It’s also tempting to think that it’s better for school districts when states are footing most of the bill, as in those states with the big light blue lines in the chart above. But the reality is that no matter how the arrangement works, districts often bear the brunt when pension costs rise; states just send proportionally less general education aid through to districts.
“In most cases as I understand it, that money is not some separate slush fund the state pays out of,” said Marchitello. “They’re paying some number of billions for K-12, and some increasing percent of that amount is going toward the pensions.”
Some states have taken steps to prop up their pensions
Fiscal year 2021 was a really good investment year, for the most part. States didn’t see the economic slowdown many had predicted from the pandemic. A few states took steps to bolster their teacher-pension systems using some of the windfall, the Moody’s analysis showed.
“With pensions, paying more and sooner is really the way out of unfunded pension liabilities, and conversely pushing out the costs is a way to increase risk and ensure much higher long-term costs,” said Aaron of Moody’s.
California reduced its K-12 pension contributions in 2020 and suspended an increase in the percent it’s supposed to contribute. But after the economy bounced back, it added $174 million into the system meant to restore those amounts, and topped it off with an additional $410 million extra into the systems, the analysis notes.
Colorado, similarly, suspended a $225 million supplemental pension payment in 2020, meant to drive down overall costs. But by 2022, it had not only restored the missing payment and made one for this year but had also pre-paid part of 2023 and 2024.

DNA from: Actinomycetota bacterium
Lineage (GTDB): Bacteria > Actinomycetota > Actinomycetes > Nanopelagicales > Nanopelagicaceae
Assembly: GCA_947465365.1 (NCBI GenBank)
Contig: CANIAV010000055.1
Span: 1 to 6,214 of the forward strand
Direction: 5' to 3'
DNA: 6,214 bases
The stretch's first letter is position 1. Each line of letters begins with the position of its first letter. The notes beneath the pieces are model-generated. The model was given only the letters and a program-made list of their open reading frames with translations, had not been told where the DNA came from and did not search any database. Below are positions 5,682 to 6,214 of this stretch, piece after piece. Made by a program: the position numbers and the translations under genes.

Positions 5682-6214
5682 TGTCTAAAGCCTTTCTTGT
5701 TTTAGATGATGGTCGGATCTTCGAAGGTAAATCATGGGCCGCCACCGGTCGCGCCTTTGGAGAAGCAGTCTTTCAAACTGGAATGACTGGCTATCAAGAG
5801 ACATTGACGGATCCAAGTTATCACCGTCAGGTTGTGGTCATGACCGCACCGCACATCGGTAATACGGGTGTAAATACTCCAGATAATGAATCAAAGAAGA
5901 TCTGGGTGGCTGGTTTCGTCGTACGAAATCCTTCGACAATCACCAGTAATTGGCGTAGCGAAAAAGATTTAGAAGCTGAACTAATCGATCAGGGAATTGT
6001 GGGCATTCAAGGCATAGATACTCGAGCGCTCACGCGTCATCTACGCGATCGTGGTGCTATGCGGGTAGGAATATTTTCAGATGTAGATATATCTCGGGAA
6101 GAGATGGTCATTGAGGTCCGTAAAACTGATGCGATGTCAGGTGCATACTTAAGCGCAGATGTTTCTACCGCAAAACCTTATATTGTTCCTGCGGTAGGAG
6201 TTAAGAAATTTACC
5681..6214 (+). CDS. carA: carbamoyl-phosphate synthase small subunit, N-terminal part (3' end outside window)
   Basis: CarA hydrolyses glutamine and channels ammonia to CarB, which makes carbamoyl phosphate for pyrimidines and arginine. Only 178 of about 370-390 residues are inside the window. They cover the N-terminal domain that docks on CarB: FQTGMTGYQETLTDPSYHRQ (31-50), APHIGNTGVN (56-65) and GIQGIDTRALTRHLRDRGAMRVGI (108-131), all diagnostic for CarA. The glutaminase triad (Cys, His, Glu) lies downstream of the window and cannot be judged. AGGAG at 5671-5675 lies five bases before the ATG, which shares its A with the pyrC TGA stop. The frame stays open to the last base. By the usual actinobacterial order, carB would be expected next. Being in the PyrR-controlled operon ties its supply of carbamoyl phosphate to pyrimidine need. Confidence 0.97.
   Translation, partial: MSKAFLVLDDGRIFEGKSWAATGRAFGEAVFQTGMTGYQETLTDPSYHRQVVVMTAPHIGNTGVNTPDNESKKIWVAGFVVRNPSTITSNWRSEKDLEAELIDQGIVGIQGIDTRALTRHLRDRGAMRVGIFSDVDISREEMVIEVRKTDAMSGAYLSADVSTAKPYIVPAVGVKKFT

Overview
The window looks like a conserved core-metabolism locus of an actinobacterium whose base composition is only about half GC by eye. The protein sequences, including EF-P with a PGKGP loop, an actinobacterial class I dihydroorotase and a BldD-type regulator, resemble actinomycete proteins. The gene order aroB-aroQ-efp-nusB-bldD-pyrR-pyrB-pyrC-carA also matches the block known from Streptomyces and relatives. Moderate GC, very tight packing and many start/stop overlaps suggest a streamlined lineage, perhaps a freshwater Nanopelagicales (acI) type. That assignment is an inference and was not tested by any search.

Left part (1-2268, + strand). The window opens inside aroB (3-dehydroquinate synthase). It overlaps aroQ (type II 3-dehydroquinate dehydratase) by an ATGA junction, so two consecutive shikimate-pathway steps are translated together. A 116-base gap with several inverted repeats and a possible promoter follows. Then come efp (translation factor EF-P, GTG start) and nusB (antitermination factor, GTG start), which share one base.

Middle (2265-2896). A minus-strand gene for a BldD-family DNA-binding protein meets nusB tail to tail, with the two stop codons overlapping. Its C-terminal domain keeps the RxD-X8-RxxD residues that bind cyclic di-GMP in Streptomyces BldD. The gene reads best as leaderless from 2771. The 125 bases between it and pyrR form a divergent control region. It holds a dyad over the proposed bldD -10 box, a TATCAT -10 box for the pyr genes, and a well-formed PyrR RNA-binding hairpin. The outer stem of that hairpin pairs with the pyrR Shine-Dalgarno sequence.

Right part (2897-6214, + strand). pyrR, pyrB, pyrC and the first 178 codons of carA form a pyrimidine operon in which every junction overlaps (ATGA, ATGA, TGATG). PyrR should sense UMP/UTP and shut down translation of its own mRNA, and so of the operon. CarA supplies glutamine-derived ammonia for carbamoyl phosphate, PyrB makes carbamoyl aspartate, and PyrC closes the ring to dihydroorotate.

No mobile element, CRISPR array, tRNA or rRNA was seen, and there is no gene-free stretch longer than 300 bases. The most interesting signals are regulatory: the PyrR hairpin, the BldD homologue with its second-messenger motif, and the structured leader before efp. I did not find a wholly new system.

So far, 2022 has been a different story, with declines in overall investment returns.
In all, it’s a good reminder that market forces affect this element of school funding—just as they shape tax revenue and other sources of school funding.
Most public pension systems are still underfunded to some degree, according to Equable Institute, an organization that seeks to help make public sector plans more sustainable. It recently released a report finding that public pensions across the nation are about 85 percent funded—largely thanks to last year’s bull market—but that figure will almost certainly decline this year due to the slowdown.
All of this has implications for the fiscal decisions districts and states make now
States and pension boards make most of the decisions about pension plans, constraining what districts can do to respond to rising costs. But this cuts the other way, too. When districts do things like raise teacher salaries, they are ultimately also increasing the state plan’s pension obligations. (This is the source of major state-district tension, as Education Week has reported.)
“The mathematical reality is that the level of wages today affects the accumulation of liabilities in the future,” said Aaron of Moody’s. “The higher they go, the more those costs are going to be.”
And that’s hard for districts that, right now, are trying to find and hire good talent and use perks to keep teachers in their jobs.
“It’s tough because they don’t have a lot of leverage,” said Marchitello. “Telling them not to raise teacher pay has consequences for them in terms of competitiveness, or teachers leaving, or malcontent. It’s not politically palatable.”